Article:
German police arrested an Egyptian opposition journalist at Berlin’s Schoenefeld Airport acting on an Interpol arrest warrant issued by Egypt on Tuesday.
Abdulrahman Ezz was sentenced in absentia by Egyptian courts to 20 years imprisonment. He was charged with incitement to violence, attacking a police station and imprisoning and torturing people after the 2013 popularly-backed coup that saw General Sisi oust Muslim Brotherhood President Muhammed Morsi.
Supporters of the Muslim Brotherhood reportedly immediately began a campaign to release Ezz, according to Egyptian media outlet Al-Bawaba.
The Egyptian German coalition, said to be close to the Muslim Brotherhood, sent two of its members to the airport in Berlin to mediate German authorities to release Ezz. A source told Al-Bawaba that the coalition is coordinating with Amnesty and they will send a representative to the airport in Berlin.
Ezz was released after a few hours of questioning. The German government said Egypt had not provided enough evidence to justify deporting him.
The Muslim Brotherhood reportedly runs campaigns against the Egyptian government internationally, including in cities such as London, New York, Paris and Sydney, according to El-Nada.
On Tuesday they held a conference in Cape Town SA.
The MB has allocated lots of money for activities in these different cities and is using its connections with the intelligence of countries hostile to Egypt to ease organizing these activities. Although El-Nahda reported that the Brotherhood is paying protesters $1,000/day, in addition to travel and accommodation, this figure seems absurdly high.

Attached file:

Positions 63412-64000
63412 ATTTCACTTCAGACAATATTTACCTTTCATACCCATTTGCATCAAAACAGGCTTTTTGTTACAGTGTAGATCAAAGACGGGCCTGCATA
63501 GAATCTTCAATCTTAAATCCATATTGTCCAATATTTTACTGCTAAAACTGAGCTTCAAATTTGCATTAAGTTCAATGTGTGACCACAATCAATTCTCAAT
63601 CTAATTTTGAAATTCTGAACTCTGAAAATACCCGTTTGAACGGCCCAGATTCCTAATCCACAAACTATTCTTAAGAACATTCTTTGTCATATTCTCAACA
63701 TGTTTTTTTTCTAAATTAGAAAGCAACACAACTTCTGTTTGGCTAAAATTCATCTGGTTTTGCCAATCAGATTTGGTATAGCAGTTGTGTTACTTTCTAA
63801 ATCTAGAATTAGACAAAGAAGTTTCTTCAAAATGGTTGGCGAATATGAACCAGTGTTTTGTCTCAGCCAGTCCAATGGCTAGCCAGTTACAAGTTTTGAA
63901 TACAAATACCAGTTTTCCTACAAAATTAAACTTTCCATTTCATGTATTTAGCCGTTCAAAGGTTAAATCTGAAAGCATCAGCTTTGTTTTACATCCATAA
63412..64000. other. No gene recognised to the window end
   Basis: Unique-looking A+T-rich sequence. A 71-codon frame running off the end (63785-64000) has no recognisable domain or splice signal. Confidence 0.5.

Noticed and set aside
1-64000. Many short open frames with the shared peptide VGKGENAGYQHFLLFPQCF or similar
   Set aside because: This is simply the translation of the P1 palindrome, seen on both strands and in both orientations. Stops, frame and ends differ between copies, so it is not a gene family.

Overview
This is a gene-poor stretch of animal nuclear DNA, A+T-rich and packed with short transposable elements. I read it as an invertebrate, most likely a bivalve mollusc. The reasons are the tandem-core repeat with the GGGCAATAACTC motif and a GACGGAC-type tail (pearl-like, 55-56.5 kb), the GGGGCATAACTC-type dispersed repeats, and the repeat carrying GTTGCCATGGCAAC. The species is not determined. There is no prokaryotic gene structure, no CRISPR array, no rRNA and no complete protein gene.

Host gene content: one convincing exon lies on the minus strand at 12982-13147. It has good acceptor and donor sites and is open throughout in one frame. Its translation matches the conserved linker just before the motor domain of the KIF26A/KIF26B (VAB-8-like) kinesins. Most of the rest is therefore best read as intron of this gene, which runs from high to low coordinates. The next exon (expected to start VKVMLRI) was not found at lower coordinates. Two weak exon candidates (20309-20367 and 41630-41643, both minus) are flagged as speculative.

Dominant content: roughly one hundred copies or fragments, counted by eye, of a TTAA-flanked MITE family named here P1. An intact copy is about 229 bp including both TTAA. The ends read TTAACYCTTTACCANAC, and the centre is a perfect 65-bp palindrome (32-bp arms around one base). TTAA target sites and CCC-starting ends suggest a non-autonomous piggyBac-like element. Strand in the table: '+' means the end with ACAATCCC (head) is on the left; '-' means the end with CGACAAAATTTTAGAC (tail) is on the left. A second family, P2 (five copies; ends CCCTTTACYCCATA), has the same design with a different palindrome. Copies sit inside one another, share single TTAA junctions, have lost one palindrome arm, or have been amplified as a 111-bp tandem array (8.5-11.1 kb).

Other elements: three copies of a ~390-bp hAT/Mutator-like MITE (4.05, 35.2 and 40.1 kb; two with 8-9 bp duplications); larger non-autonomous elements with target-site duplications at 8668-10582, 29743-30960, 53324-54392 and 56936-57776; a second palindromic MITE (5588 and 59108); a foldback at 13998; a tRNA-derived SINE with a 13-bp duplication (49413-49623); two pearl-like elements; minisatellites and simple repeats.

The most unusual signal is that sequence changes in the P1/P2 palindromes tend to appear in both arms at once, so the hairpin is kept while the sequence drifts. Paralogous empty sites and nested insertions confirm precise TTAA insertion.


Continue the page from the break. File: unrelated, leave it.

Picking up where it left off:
Dalia Ziada is coordinator of the campaign to designate the Muslim Brotherhood as a worldwide terrorist organization. She argues the Muslim Brotherhood believes this is the right time to reopen its international coalitions to gain influence with the international community. She says they are getting help from human rights organizations such as Amnesty to organize protests in European capitals and to get licenses for these protests. These organizations have gathered volunteers in the past to demonstrate under the slogans of freedom and human rights.
“The Muslim Brotherhood has a net of dozens of charity and women’s rights organizations and uses them to act freely. They are taking advantage of the people who belong to these organizations and their volunteers. They also pay people to support them, especially poor people in Islamic communities. In addition they are telling them that the purpose of these demonstrations is to defend Islam and the sharia. Millions of dollars are being spent. One protest can cost $50,000. The people who fund these protests are usually businessmen from Qatar or Turkey who appear as independent donors to the MB organizations in America and Europe but actually they are being paid by the governments in Turkey and Qatar to give this support through an indirect channel.”
Hisham a-Najjar, an Islamic researcher, concurs. He says that those behind the protests are interested in keeping the Muslim Brotherhood active to prove they still exist, especially to European countries. He thinks this is so these countries won’t make decisions contrary to the interests Qatar and other countries that support terror.
Ahmad al-Enani, a member of the Egyptian Council for Foreign Affairs, says the main funders of these coalitions are Qatar and Turkey. He accuses them of trying to slander the regime in Egypt, adding they are supported by the Muslim Brotherhood in Egypt.
He also said the Brotherhood uses foreign companies for PR and to coordinate these activities. He thinks these companies belong to Qatari and Turkish businessmen and they are related to their governments.
He claims billions of dollars are being spent to make international propaganda for the Muslim Brotherhood affiliated coalitions.